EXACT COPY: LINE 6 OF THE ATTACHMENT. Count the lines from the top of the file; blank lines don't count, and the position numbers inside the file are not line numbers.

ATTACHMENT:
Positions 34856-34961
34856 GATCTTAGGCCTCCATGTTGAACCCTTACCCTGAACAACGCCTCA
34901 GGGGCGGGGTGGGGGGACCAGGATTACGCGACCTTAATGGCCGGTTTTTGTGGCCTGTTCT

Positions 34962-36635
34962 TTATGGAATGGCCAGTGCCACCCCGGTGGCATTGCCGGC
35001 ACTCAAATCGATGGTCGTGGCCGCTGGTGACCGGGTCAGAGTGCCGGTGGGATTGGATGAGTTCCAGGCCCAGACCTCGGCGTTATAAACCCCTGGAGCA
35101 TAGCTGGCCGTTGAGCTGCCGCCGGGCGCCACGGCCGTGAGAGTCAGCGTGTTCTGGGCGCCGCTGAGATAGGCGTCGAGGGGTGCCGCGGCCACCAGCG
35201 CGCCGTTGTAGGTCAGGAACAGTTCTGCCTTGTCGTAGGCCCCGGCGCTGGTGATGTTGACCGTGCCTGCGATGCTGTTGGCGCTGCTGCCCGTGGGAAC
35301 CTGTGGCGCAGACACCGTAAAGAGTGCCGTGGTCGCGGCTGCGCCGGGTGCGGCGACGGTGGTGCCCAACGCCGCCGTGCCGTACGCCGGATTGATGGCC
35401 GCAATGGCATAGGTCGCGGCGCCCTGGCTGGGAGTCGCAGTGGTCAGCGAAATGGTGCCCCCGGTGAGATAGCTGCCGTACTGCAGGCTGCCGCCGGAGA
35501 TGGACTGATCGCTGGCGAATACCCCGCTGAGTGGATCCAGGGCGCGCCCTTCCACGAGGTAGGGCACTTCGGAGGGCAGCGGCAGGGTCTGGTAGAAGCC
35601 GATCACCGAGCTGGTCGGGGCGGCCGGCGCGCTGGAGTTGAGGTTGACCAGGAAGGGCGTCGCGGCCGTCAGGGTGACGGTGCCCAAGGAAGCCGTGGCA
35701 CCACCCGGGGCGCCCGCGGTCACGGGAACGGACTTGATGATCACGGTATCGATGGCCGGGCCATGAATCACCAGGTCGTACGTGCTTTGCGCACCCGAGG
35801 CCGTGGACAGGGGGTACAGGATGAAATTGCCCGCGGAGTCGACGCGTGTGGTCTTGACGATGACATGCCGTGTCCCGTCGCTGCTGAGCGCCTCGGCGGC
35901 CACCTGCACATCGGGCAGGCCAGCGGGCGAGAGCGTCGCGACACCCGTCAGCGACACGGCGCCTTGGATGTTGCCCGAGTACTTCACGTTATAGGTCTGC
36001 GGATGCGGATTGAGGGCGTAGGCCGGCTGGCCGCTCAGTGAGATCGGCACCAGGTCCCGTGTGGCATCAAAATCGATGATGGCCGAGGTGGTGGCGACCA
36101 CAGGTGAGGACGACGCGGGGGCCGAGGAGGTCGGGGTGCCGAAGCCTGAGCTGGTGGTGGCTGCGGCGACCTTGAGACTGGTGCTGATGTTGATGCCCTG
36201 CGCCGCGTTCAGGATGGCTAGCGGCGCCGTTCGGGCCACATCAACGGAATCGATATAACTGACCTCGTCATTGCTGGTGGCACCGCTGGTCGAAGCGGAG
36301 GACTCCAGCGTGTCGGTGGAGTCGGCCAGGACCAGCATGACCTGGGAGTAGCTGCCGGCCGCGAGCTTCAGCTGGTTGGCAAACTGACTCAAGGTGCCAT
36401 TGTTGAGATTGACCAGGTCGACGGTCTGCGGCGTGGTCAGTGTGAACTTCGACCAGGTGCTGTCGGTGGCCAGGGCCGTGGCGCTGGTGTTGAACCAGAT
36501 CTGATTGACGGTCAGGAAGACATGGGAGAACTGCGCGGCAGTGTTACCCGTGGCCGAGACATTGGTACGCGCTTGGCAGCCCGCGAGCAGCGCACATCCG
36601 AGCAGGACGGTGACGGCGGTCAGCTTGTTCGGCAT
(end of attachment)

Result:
35001 ACTCAAATCGATGGTCGTGGCCGCTGGTGACCGGGTCAGAGTGCCGGTGGGATTGGATGAGTTCCAGGCCCAGACCTCGGCGTTATAAACCCCTGGAGCA